In Reply We believe that the evidence supporting the use of fetal fibronectin to screen for the risk of preterm birth in low-risk, asymptomatic women, such as those enrolled in our study, is far from conclusive. Our results indicating a low sensitivity and positive predictive value for fetal fibronectin for the prediction of preterm birth at less than 37 weeks’ gestation are consistent with those from other studies using the same primary outcome in low-risk women. Jwala et al1 evaluated asymptomatic, low-risk women at 18 to 24 weeks’ gestation using a threshold of 5 ng/mL or more of fetal fibronectin and found a sensitivity of 58% and a positive predictive value of 8.75% for predicting preterm birth at less than 37 weeks. Heath et al2 evaluated a cohort of similar women at 23 weeks’ gestation using a threshold of greater than 50 ng/mL and found a sensitivity of 32.6% and a positive predictive value of 8.1% for the prediction of preterm birth at less than 33 weeks. We evaluated 10 000 asymptomatic, low-risk women at multiple time points (6-14 weeks, 16-22 weeks, and 22-30 weeks) using multiple thresholds (≥10 ng/mL, ≥50 ng/mL, and ≥200 ng/mL) and found sensitivities ranging from 2.9% to 34.5% and positive predictive values ranging from 6.4% to 14.0% for the prediction of preterm birth at less than 37 weeks. Our results are consistent with those from 2 other large cohorts of similar low-risk women, which suggests that our methods and conclusions regarding the clinical utility of fetal fibronectin are valid.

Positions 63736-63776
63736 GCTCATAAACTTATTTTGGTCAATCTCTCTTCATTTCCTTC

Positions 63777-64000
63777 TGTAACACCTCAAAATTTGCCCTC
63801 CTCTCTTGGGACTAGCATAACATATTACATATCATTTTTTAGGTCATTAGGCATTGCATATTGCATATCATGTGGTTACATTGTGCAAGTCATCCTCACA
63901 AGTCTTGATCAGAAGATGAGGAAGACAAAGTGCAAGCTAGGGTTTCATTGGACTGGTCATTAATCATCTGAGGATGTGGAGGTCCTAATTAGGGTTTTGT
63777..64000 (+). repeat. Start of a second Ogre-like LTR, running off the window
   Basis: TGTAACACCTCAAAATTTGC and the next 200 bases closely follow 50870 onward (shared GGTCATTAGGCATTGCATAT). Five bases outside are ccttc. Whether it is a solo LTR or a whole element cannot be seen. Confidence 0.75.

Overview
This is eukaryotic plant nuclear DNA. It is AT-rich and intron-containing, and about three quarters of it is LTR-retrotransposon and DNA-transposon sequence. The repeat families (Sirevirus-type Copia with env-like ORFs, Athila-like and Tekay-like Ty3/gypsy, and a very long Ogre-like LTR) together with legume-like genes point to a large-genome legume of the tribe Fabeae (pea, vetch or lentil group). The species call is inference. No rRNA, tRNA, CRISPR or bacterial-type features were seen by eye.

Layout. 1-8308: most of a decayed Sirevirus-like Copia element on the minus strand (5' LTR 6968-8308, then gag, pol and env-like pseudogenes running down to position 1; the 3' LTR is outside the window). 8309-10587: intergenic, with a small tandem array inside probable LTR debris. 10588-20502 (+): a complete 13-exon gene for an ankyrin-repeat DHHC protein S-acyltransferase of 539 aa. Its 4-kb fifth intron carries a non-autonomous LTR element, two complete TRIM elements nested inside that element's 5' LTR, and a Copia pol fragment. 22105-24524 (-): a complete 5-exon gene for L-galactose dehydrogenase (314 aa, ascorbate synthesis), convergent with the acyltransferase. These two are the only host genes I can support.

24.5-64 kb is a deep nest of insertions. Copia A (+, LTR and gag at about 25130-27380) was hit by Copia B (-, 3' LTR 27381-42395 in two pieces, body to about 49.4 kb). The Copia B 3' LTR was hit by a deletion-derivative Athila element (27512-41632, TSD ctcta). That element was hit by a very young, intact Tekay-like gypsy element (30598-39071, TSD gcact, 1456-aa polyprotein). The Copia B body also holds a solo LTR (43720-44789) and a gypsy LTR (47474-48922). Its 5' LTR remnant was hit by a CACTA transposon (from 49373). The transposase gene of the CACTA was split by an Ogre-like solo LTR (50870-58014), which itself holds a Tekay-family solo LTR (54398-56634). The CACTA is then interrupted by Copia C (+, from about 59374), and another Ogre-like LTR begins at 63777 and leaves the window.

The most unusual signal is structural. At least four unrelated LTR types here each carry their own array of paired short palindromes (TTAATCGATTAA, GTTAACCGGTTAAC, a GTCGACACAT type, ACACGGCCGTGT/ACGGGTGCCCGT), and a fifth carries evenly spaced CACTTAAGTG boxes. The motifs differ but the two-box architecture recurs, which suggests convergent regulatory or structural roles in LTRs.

Esplin MS, Elovitz M, Iams J. Vaginal Fetal Fibronectin to Predict Spontaneous Preterm Birth—Reply. JAMA. 2017;318(2):199–200. doi:10.1001/jama.2017.7137